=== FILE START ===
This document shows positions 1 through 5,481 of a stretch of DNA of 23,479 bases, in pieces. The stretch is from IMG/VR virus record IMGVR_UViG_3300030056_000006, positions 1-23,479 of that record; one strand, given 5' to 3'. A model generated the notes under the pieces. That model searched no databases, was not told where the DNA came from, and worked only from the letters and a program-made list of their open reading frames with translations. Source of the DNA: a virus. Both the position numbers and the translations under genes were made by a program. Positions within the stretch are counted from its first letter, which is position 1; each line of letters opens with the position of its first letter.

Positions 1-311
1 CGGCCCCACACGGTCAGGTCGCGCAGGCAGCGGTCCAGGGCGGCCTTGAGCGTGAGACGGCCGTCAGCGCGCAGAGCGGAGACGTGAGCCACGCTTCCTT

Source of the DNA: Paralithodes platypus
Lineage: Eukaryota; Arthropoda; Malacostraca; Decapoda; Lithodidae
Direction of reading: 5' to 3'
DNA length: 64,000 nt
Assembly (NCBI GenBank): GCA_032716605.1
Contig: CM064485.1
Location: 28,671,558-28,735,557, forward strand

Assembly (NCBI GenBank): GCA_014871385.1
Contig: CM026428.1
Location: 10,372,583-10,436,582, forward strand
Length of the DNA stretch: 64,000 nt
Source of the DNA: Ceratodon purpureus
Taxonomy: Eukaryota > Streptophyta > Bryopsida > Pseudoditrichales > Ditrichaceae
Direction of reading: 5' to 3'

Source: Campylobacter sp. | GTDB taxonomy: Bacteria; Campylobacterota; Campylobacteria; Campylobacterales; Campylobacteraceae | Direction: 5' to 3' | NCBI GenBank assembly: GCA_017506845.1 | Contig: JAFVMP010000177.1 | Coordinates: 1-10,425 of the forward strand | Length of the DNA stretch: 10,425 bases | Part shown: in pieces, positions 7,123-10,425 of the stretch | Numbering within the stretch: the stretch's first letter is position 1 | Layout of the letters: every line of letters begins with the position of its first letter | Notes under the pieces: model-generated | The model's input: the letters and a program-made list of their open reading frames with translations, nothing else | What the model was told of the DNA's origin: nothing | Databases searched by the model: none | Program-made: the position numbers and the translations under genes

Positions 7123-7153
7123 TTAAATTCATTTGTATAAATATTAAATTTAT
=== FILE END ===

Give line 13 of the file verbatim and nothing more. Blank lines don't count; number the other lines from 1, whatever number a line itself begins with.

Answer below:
Location: 10,372,583-10,436,582, forward strand